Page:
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allow the renters and borrowers determine if they are eligible for eviction i protection or forbearance. they also have the options to the script servicers use when talking to borrowers about forbearance. we've emphasized those in the public that no lump sum is required at the end of the forbearance. we partnered with the cpb to launch the protection program and they helped to develop a website that consolidates the federal information about the mortgage release options and how to avoid scams. we've also taken action to support the proper functioning of the mortgage market to ensure the safety of the market participants, fhfa authorizes several verifications and a grizzled flexibilities at least through june 30. t instituted the servicers obligations to advance the principle interest payments on the loans and forbearance.
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prior to this the enterprises had never participated this. the policy provides a new opti option. i'm proud of what they've done to help those in the housing market deal with the crisis. at this point is referenced in my written testimony i am encouraged by what the data tells about the state of the market and the capacity and forbearance rates. the this undermines the role and jeopardizes the important mission to provide the interface to the stronger foundation on which the distress they have everthree proposed capital ruleo help teach enterprise to be safe
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and sound int sounded to fulfils mission across the economic cycle and to support a sustainable and affordable home ownership. however i should emphasize only congress can enact the reforms necessary to fix the structural housing finance system. to that end next week i will submit the annual report to congress that includes several legislative recommendations. reform is long overdue.rd strengthening the regulatory and supervisory authorities simply to be on par with what others have will ensure the enterprises will be well regulated in capitalized outside of conservatorship. i look forward to the opportunity to hear your questions. thank you for the opportunity tr be here this morning. >> thank you, director. i look forward to your resolutions on the system. my first question will be to both of you. as we both know, congress acted boldly on the act to make it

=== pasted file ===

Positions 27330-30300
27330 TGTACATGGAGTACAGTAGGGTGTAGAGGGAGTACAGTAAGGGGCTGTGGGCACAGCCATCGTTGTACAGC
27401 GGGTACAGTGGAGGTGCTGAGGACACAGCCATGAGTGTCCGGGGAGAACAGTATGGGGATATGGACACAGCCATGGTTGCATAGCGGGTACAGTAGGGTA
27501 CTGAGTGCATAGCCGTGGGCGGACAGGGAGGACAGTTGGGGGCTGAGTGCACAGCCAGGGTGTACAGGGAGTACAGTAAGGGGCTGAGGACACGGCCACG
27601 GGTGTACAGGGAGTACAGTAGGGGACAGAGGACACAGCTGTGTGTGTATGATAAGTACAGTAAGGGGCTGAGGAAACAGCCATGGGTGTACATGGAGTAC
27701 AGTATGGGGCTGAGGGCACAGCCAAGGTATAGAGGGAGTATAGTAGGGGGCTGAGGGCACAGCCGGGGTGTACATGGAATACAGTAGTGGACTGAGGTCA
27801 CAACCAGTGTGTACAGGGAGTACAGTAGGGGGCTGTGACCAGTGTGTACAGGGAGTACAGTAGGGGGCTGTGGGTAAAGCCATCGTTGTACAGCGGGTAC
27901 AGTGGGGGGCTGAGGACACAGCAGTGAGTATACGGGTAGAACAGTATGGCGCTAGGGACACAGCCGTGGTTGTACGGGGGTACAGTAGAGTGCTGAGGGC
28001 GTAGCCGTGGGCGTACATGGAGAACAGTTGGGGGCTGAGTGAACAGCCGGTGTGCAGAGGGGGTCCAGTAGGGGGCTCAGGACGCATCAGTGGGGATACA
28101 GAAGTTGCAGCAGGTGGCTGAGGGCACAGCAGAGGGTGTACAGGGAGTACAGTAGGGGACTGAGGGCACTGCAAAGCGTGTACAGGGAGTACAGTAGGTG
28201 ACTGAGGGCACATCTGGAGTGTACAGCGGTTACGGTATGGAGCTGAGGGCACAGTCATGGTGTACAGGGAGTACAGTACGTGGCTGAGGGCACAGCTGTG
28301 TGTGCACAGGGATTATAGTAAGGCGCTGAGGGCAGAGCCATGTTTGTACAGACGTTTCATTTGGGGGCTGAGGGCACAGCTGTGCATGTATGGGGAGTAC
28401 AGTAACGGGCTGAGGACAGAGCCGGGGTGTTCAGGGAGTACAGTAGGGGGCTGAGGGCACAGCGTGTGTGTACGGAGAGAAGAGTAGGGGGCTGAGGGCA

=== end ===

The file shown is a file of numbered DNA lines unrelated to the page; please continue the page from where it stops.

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through the economic crisis including through exton in the forbearance prohibiting those and forbearance across the broader portion of the market. now ten weeks later from the perspective, could you briefly tell me how what you guys the current state of the market and what are some of the policy trade-offs that we need to consider now as we move forward towards the next response? >> this is the reason that theyc acted so quickly in conjunction with this committeee and others because if a person is worried about the health of their family, the last thing they need to be worried about is whether they are going to lose their home and therefore quickly enacting forbearance for
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homeowners you mentioned the partial claim which is interest-free by the way the payments are tacked onto the end ofof the mortgage. there are a host of other forbearance measures that were taken. all of these have hadl a very important and positive impact so things have not deteriorated to the level most people thought that they would. we are still vigilant looking at the market. i think everybody was taken quite a backside last month's report when we expected the 22% decline in the market and didn't have quite a 6% increase. there are a lot of interesting things going on. it speakss to the impact of the interventions that have been done but also to the resilience